Where The Lost Art appear on the genre spectrum, I really wouldn’t like to say, but the final track, ‘Distant Friends’ continues a telling line: “When did nostalgia take over your life?” This feels like new ground for all of us.

Dai Jeffries

Artists’ website:

‘Equals’ – the official video:

AROOJ AFTAB – Bird Under Water (own label)

Bird Under Water“World Ambient Music” is not a label calculated to set the pulse racing and it has been applied – or perhaps misapplied – to this album. There is a mesmeric quality to the rolling guitar patterns of Ali Farka Touré and the solo kora of Toumani Diabaté but I suggest that anyone who labels them “ambient” is betraying a lack of understanding of the cultures from which the music sprang.

Arooj Aftab is a singer from Lahore, now living in New York, who wrote or co-wrote with guitarist Bhrigu Sahni the five tracks on her debut album. While it is rooted in Pakistan’s traditional music, Bird Under Water also displays its western influences. There are drums, electric guitar, accordion and a trumpet and occidental melodies cropping up in such songs as ‘Lullaby’. There is also a sitar and the beautiful sound of a bansuri on the opening ‘Man Kunto Maula’. There are also sudden changes of style within a track so that ‘Aey Na Balam’, for example, allows the sub-continental instruments free rein for a minute before Arooj’s voice and Bhrigu’s acoustic guitar gather the track together.

Arooj’s style is reminiscent of Sheila Chandra but without, on this evidence at least, Sheila’s remarkable vocal power. Bird Under Water is, however, a beautiful record full of musical twists and turns and an imaginative mix of musical cultures.

Dai Jeffries

Artist’s website:

This is an old video of a track from Bird Under Water, ‘Aey Na Balam’:


BStJOften described as obscure yet she worked with John Martyn, Mike Oldfield, Kevin Ayers, and Mike Chapman, championed by John Peel (as the leading female singer-songwriter) and even Terry Wogan, during four well-received albums. And that was just in the 1970s. It’s interesting—and crucial regarding career—that Bridget St John was Dandelion Records first-ever signing and release, when folk’s second wave was rolling via Island in England and (Dandelion’s distributor) Elektra in USA. If Dandelion evolved around their first signing, hindsight and eclecticism suggest differently. The DJ said that “the main reason why we started the label was nobody else was going to record her stuff” – not Elektra, Island, or even the fledgling Apple?

Dandelion was a co-operative where artists had creative control, but when it folded in 1973 (“like a family break-up” St John recalled) the ethos was rare and tastes mutating. There was no Plan B. After John Peel’s death this has been accentuated by the sale of their publishing to a conglomerate, against Dandelion’s principles and a nightmare for those of its roster still active. (It would be even worse if Cherry Red Records didn’t exist.) These origins have put a particular spin on their careers, perhaps contributing to major labels’ lack of keenness and thus the obscurity tag.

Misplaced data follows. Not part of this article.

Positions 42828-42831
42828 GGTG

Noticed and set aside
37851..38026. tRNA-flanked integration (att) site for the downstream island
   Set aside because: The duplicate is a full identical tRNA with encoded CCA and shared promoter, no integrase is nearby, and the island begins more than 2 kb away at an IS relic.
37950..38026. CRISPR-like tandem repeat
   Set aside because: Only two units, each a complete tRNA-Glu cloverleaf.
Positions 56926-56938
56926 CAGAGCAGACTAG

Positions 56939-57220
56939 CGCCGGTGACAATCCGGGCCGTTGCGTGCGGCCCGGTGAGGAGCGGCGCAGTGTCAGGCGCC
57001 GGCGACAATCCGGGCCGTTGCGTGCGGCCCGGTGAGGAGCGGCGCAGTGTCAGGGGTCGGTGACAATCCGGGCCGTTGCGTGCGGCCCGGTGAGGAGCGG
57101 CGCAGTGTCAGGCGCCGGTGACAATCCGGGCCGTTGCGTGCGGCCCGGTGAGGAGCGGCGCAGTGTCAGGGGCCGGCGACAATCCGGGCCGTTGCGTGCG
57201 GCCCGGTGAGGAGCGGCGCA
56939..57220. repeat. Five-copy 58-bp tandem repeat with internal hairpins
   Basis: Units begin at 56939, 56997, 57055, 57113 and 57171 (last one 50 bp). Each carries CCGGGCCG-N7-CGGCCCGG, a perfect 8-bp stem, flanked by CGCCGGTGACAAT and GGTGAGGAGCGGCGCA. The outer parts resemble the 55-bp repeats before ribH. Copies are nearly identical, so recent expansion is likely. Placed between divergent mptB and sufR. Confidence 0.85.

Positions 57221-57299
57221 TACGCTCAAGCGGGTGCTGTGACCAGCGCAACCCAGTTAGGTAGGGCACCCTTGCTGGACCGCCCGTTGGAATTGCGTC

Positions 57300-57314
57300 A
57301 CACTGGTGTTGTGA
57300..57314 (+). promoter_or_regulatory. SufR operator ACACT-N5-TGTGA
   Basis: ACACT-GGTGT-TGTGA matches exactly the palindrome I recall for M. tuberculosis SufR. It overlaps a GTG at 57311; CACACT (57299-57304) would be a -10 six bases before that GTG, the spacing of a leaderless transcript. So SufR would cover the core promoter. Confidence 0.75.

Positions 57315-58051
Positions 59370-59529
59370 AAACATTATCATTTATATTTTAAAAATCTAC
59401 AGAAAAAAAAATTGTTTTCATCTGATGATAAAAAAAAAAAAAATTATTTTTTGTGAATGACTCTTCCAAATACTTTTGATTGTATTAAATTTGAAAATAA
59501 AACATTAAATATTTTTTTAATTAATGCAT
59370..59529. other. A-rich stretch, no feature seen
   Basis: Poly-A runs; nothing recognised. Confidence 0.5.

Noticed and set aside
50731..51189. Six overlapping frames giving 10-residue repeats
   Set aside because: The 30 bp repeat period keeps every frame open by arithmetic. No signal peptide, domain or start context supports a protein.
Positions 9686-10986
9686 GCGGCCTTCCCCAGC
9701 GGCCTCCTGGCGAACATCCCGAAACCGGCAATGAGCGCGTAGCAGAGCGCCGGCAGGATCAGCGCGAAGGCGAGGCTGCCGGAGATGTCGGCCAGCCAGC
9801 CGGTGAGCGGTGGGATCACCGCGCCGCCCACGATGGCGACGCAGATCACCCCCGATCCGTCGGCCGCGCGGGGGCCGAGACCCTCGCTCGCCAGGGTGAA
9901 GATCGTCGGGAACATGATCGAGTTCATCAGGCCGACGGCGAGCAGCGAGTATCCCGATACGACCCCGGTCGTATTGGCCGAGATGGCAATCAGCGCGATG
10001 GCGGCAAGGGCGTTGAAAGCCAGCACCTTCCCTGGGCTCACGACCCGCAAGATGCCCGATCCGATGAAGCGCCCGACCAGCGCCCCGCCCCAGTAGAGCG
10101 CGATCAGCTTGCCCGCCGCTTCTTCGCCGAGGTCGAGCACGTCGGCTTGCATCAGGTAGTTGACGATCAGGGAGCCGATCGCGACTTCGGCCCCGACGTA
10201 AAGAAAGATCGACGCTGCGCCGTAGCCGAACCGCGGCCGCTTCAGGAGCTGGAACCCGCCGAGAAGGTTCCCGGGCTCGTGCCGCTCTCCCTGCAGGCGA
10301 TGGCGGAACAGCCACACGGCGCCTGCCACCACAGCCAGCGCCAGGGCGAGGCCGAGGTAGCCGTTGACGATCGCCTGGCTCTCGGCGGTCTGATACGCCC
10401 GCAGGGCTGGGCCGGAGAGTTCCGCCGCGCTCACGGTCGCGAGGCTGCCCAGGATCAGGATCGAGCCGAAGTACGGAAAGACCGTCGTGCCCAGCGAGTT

Her first demo was made at Al Stewart’s home, thanks to her guitar mentor John Martyn. A boyfriend gave it to Peel at a gig, and within three weeks debuted on Night Ride in August ’68. That distant session is on this box-set at an almost-equally amazing budget price. The three LPs are on replica-label discs, plus singles, Montreux 1972, and a CD of (mostly wiped) BBC sessions 1968-1972. The latter was on a double some years ago, as was Montreux (on Thank You For…also from Cherry Red), but are here in context. It was this radio material, based on solid albums and gigging—like the Dandelion Euro tour sponsored by Polydor with Medicine Head, Beau and Kevin Coyne—that attracted a loyal following.

In a cover reminiscent of legendary folk labels—minimalist but evocative with her picture when a baby – Ask Me No Questions (1969) was produced by Peel in one ten-hour session at CBS Studios with Simon Stable on bongos, John Martyn and Richard Sanders on guitars. The seven-minute title track in doubled vocals of “Ask me no questions, tells me no lies”, with Peel ransacking the library for bird song and bells, is pure Dandelion and ’69. Still played live connecting her to the Dandelion people she says, it was one of the first tunings learned from Martyn. It opens with her recent debut single, the bass-string driven ‘To B Without A Hitch’ about France while enjoying “buttercup sandwiches”.  ‘Autumn Lullaby’ lilts through childhood memories of Richmond Park, ‘Curl Your Toes’ tells a by-the-fireside tale, ‘Barefoot And Hot Pavements’ about city wandering, and among the twin guitars one of her most beautiful songs, ‘Hello Again (Of Course)’. There’s even psych without the electricity, a plucking delight (‘The Curious Crystals Of Unusual Purity’). Appended from 45s are Cohen’s ‘Suzanne’ and ‘The Road Was Lonely’, a hypnotic ballad with rare backing harmony.